A Small Business Guide to Surviving Flu SeasonA little preparation can keep a flu outbreak from devastating your small business.
The flu is hitting hard this year and doesn’t show signs of letting up anytime soon. In a recent press briefing, Center for Disease Control (CDC) acting director Anne Schuchat said the virus is reaching levels similar to the H1N1 “swine flu” pandemic of 2009 — and it hasn’t even reached its seasonal peak.
“In the past five seasons, influenza-like Illness has been elevated for between 11 and 20 weeks, and we’re only at week 11 now, so we could potentially see several more weeks of activity,” she said.
The rampage is also doing a number on the business community. Andrew Challenger, vice president of global outplacement and executive coaching firm Challenger, Gray & Christmas Inc. said the cost of lost productivity to employers from the flu could top $21 billion this year.
NCR Silver asked Challenger to share the impact of a flu outbreak on a small business and strategies for keeping you, your employees and your customers healthy.
Small businesses vs. the flu
Restaurants, retailers and other industries that primarily work with customers in person are at the greatest risk of being affected by the flu virus, said Challenger.
“There’s so many people in and out, potentially carrying and transmitting the flu as they shop,” he said.
Unlike large organizations, which have more employees and can usually muddle through a tough flu season, small businesses are much more likely to see it impact their bottom line.
“For large companies, the flu ends up getting lost in the noise of productivity numbers. You don’t really see it show up in large macroeconomic data,” Challenger explained. “But for any individual small business, the flu can really cause serious losses in productivity that the company will notice.”
As a small business owner, it’s critical that you take proactive steps toward fighting the flu in your workplace, said Challenger. Even now, because the flu hasn’t yet peaked, businesses can still take action to minimize the spread of germs.
Strongly encourage all staff to get a flu shot. Depending on your budget, you could even host an on-site vaccination day for the community, or cover the cost of employee inoculations.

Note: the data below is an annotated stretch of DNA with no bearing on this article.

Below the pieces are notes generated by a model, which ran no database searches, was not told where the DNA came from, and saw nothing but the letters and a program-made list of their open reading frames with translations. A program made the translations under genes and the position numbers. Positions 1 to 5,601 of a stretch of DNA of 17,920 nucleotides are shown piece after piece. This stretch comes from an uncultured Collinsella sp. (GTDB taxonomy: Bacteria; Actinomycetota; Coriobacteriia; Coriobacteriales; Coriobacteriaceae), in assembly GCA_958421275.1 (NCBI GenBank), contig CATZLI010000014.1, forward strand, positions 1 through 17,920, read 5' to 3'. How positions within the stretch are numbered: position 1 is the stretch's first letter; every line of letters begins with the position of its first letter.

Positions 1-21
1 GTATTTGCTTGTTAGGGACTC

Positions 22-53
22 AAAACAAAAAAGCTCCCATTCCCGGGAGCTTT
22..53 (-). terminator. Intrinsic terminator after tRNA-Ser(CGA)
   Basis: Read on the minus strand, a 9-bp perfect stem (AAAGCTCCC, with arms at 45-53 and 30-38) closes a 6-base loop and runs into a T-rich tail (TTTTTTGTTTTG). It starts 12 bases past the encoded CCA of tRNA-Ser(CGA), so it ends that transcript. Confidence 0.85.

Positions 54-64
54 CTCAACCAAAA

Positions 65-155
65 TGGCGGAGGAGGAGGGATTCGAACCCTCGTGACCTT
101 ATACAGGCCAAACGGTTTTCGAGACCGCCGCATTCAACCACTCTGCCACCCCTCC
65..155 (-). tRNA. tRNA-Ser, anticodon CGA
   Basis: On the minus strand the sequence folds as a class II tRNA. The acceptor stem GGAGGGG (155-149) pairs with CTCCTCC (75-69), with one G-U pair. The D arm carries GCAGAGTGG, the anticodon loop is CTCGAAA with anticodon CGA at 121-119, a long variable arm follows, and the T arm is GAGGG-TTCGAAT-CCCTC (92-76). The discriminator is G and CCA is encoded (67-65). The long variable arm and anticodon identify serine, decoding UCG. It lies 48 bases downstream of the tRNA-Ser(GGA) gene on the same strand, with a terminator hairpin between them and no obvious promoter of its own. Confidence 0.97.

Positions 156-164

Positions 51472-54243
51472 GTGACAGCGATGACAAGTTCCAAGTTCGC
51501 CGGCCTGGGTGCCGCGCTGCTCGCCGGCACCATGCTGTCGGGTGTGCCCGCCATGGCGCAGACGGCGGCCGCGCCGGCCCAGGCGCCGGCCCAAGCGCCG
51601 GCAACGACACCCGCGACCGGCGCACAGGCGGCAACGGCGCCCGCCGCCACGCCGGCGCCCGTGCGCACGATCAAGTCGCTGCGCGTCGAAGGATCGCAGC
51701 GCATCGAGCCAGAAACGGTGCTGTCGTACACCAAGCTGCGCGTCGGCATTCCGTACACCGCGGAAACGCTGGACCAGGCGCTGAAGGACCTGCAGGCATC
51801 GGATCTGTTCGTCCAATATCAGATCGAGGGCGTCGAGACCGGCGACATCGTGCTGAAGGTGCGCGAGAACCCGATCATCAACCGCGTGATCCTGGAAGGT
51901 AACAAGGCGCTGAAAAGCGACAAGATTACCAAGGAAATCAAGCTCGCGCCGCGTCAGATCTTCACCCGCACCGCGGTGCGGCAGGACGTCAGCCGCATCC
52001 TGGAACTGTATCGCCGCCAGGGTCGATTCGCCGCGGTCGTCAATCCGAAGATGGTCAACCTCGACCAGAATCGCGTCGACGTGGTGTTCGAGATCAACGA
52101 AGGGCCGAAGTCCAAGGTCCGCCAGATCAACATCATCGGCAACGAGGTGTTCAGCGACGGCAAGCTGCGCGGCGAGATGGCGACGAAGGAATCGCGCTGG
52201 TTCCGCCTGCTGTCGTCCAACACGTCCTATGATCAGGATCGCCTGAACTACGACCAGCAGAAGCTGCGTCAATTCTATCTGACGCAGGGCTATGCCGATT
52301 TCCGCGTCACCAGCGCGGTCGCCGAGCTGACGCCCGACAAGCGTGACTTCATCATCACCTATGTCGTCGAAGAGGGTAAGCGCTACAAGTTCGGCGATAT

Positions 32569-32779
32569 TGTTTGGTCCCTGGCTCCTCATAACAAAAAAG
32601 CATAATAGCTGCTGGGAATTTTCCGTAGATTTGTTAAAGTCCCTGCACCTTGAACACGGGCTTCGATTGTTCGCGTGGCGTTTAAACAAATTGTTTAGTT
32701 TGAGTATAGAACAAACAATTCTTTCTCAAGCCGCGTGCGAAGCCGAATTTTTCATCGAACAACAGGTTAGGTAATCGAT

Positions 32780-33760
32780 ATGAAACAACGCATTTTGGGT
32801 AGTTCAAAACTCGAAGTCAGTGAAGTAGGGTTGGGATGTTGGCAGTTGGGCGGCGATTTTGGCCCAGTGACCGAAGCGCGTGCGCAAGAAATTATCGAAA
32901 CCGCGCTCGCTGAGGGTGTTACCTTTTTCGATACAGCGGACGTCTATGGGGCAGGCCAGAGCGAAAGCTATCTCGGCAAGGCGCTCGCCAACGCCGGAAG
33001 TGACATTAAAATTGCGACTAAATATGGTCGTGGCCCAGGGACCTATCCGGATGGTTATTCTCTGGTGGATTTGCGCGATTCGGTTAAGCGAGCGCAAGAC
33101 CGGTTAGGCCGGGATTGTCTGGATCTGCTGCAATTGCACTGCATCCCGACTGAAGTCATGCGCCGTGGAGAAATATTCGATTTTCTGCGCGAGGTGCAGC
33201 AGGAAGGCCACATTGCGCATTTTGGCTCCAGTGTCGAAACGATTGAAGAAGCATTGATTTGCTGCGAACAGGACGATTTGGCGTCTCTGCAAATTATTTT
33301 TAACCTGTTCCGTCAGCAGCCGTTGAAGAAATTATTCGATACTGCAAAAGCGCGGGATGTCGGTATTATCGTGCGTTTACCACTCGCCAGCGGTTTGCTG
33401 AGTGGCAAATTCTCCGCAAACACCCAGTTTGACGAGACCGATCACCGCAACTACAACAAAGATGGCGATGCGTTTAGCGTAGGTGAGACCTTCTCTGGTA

You should also stock up on soap, tissues and hand sanitizer. Maybe add a “decontamination station” near the door that’s easily accessible for both shoppers and staff.
Talk your team
Hand sanitizer is great, said Challenger, “but you also have to communicate to your employees that they should be washing their hands and using hand sanitizer every time they have an interaction with a customer — who could be a potential carrier of the flu.”
Beyond prepping workers to be extra mindful about personal hygiene during flu season, employers should make it clear to their staff that if they are sick, they should stay home.
“You really want to proactively communicate to employees that they shouldn’t come in at all when they’re feeling sick,” he advised. “When we’re in a flu season like this when there’s such a contagious strain that’s keeping people out of work for extended periods of time, it’s better to be safe than sorry.”
Adjust your scheduling strategy
Challenger said his firm often recommends small stores adjust their regular scheduling structure during flu season.
“Increase the number of shifts and have fewer people on call at any time. So if the flu virus does come in, a smaller number of employees will be affected.”
You should also have a backup staffing plan in place before people start calling out sick with the flu, he said.
“A lot of companies have backup schedules year-round just in case somebody gets sick. At this time of year, people are particularly prone to be out of the workplace unexpectedly so it’s important to make sure your backup system is really solid going into and coming out of flu season.”
Give more personal space
Germs are spread through close contact, said Challenger, so find ways to give everyone more personal space. Take a staff meeting, for example. Instead of gathering everybody in a small backroom close together, use a larger space.
“Better yet,” he continued, “if you can set up a conference call, that’s always a great way to do it so you don’t have to interact in person.”
For the retail and hospitality industry, you likely need most of your staff on site, but consider if there are any back-office or supportive roles that can be performed at home. If so, give those workers flexibility to telecommute when possible to prevent unnecessary germ spread.
Temporarily close up shop
If the flu bug takes over, a final option is to temporarily shut down business for a day or so — but only as a last resort, said Challenger.
“You really don’t want to have to get into that scenario where you have to close up your business,” he said. “Those are really significant losses. Even just one day of the month can impact the bottom line, and that’s what you’re trying to avoid at all costs.”